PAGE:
Growth Creates Draining Problem for Wilmington Island Residents

Sandra Hughes in her flooded yard.
Sandra Hughes in her flooded yard.

You know when it rains hard, things flood. But in one neighborhood, it gets worse. Some Wilmington Island residents don't want to pay to get hooked up to city sewer lines, but pooling water has made their septic tanks useless for days at a time.

Sandra Hughes of Wynngate Road doesn't have a front yard any more. It's more like a pool. "They like going swimming in this," she said, walking ankle deep in the water. "They're like there's a lake over there, this is huge. This is deep."

The problem is, this pool isn't any fun. "I cannot use my water. My toilets do not flush, I cannot do my laundry."

"Might have to go get a port-a-john and put it in the front yard," said neighbor Wayne Bradley.

People who have lived on Wilmington Island for years have only recently had to deal with major drainage problems. "The building that's occurred has suburbinated a septic-friendly place," said Hughes.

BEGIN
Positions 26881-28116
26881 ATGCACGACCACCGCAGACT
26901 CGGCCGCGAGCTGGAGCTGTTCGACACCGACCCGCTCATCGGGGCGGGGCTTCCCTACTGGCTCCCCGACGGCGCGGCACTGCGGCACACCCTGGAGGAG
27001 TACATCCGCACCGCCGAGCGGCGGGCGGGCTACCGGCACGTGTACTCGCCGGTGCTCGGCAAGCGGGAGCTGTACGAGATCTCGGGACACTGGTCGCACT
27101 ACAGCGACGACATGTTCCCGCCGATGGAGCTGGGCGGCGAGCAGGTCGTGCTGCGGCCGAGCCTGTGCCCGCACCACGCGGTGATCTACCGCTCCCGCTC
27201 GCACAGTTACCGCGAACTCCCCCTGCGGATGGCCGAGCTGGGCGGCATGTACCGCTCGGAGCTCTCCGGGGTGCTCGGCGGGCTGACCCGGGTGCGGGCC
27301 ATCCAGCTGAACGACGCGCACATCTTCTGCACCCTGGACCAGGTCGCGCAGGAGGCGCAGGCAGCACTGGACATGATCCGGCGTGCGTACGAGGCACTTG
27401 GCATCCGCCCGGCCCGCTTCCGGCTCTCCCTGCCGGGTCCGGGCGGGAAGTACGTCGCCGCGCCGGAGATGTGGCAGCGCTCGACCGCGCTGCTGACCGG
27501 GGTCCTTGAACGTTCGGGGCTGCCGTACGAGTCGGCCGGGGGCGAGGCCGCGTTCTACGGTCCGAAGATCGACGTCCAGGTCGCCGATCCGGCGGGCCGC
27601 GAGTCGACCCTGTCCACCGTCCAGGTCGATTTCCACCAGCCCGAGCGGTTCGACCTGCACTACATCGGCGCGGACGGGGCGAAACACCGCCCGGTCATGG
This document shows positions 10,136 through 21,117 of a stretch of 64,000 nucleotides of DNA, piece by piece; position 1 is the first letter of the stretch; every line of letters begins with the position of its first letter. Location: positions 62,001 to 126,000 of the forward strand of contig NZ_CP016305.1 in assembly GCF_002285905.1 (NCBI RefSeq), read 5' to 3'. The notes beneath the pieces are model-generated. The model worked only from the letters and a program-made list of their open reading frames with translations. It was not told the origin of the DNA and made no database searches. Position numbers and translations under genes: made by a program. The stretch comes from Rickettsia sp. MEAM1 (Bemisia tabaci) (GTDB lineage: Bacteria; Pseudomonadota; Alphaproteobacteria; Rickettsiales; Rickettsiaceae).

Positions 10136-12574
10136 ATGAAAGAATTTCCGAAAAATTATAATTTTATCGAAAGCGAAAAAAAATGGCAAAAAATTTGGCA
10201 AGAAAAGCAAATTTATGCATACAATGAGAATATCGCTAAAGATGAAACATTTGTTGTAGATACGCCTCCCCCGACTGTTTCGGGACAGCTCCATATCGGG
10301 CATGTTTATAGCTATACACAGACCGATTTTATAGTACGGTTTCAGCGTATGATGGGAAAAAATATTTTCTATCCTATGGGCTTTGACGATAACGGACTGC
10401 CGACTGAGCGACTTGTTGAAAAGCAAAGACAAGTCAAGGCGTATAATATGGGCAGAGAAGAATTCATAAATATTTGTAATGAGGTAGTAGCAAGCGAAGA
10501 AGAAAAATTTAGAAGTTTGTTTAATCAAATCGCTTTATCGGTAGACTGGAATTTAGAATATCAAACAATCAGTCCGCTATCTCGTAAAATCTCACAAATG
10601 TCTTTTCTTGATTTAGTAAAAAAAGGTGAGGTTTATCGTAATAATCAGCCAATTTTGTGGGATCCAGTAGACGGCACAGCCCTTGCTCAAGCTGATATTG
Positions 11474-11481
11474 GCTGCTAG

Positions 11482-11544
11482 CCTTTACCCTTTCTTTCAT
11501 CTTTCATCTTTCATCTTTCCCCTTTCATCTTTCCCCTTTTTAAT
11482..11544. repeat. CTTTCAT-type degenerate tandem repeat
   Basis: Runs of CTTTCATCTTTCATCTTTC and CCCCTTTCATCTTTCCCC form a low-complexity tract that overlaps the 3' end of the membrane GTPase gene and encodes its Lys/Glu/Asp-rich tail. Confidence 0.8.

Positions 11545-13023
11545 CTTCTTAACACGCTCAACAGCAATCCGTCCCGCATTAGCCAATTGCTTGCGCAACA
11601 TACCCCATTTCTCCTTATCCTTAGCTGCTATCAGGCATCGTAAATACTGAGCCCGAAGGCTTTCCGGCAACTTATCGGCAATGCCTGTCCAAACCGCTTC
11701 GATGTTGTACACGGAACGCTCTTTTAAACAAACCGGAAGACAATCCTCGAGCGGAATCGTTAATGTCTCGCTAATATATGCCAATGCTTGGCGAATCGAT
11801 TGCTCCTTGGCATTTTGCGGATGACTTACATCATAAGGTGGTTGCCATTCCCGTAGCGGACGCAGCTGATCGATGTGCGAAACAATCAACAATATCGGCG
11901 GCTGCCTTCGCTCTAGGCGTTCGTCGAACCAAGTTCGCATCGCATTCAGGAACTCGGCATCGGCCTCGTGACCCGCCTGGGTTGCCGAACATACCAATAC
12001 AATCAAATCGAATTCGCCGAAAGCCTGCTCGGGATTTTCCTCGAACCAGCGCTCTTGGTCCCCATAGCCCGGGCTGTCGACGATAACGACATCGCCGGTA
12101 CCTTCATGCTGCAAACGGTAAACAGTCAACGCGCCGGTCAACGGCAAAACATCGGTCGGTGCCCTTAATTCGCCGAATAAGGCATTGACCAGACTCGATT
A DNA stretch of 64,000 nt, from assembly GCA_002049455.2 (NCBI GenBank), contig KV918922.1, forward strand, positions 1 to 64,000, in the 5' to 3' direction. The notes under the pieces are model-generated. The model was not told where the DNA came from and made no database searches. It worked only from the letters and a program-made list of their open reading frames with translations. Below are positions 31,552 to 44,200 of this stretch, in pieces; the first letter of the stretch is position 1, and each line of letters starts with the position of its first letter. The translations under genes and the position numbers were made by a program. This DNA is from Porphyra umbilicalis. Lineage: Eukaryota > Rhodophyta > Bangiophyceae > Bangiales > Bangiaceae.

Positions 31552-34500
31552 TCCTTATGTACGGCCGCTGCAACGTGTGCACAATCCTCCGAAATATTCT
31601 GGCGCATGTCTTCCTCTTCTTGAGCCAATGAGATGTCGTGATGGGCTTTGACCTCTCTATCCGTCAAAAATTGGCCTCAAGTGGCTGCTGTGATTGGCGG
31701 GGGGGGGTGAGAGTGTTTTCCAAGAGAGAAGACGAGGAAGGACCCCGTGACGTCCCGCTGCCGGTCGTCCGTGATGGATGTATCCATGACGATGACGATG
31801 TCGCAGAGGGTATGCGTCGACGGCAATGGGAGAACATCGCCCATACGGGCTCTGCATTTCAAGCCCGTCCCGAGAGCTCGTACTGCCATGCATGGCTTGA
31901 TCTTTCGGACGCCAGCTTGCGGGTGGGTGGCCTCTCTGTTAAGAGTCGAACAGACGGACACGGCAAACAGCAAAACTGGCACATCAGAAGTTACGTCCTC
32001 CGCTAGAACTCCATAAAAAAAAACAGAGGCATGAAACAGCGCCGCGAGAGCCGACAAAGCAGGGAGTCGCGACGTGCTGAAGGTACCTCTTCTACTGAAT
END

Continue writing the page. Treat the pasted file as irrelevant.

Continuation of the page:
"When there's more population around you, more roadways are built, more foundations are poured," said county manager Russ Abolt. "That's less land for the moisture to be absorbed."

Abolt says he understands their complaints, but aside from clearing out drainage ditches that are already overworked, the county can't do anything. The only surefire fix is to hook into the city sewer system. But that can cost up to $10,000.

People who live along the drainage ditch say they'd rather pay to maintain it than hook into city sewers.

"Absolutely," said Hughes. "We have several people here that are friends with engineers. We're reasonably intelligent people. We would prefer to maintain our own ditch."

Hughes and her neighbors say they expect drainage to be a little slow since they're so close to sea level, but it's gotten ridiculous as more and more people move into the area.

Reported by: Chris Cowperthwaite,